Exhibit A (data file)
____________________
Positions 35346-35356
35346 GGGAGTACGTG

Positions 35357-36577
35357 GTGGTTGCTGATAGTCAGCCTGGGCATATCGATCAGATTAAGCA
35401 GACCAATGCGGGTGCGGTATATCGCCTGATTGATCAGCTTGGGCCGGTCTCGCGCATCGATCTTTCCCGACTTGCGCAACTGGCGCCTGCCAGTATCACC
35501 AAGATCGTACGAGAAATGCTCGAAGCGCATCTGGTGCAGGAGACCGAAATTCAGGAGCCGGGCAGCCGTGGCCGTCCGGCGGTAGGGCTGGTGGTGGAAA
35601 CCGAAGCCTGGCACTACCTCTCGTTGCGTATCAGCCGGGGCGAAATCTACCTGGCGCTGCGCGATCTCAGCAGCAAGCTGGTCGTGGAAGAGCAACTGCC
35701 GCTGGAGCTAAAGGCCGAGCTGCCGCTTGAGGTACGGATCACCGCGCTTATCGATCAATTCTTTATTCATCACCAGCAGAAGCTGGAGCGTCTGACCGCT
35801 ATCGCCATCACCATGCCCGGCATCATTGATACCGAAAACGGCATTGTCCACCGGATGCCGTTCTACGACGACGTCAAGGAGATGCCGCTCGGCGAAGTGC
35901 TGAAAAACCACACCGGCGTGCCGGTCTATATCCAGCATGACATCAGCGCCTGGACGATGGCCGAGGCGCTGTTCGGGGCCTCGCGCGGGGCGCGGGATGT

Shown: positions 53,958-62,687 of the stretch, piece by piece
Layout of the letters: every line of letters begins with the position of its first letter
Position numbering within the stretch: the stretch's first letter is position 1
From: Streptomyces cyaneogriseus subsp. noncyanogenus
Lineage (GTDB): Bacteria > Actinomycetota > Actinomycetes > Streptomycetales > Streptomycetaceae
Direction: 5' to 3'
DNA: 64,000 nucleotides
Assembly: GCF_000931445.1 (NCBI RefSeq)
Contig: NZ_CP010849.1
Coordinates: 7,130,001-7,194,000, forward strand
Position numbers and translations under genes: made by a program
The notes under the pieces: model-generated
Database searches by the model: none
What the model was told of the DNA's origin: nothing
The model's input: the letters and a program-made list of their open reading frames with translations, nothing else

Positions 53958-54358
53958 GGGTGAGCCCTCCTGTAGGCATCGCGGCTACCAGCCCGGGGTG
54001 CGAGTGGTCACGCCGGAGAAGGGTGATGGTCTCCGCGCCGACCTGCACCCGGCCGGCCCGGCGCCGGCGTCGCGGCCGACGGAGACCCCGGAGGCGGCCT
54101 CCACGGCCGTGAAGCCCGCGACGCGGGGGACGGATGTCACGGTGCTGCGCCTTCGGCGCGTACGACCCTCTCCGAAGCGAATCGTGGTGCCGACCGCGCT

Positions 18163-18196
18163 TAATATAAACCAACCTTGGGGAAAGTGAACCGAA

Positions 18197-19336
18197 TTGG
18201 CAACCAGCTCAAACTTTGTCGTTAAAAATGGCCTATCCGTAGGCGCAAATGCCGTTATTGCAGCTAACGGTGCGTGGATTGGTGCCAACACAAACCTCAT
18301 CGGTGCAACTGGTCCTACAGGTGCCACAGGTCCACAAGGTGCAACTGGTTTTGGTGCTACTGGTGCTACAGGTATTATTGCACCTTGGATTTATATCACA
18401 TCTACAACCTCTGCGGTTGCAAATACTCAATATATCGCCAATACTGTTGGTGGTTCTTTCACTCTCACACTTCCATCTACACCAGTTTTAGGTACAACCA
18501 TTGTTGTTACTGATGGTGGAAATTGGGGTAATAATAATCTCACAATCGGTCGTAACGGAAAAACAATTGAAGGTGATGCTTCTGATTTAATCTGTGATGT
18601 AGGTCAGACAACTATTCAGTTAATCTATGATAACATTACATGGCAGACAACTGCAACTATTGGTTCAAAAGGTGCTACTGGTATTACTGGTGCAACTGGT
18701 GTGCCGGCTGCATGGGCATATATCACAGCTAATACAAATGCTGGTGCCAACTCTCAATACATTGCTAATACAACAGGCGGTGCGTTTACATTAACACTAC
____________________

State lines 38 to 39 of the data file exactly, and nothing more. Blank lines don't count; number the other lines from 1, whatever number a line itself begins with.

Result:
18601 AGGTCAGACAACTATTCAGTTAATCTATGATAACATTACATGGCAGACAACTGCAACTATTGGTTCAAAAGGTGCTACTGGTATTACTGGTGCAACTGGT
18701 GTGCCGGCTGCATGGGCATATATCACAGCTAATACAAATGCTGGTGCCAACTCTCAATACATTGCTAATACAACAGGCGGTGCGTTTACATTAACACTAC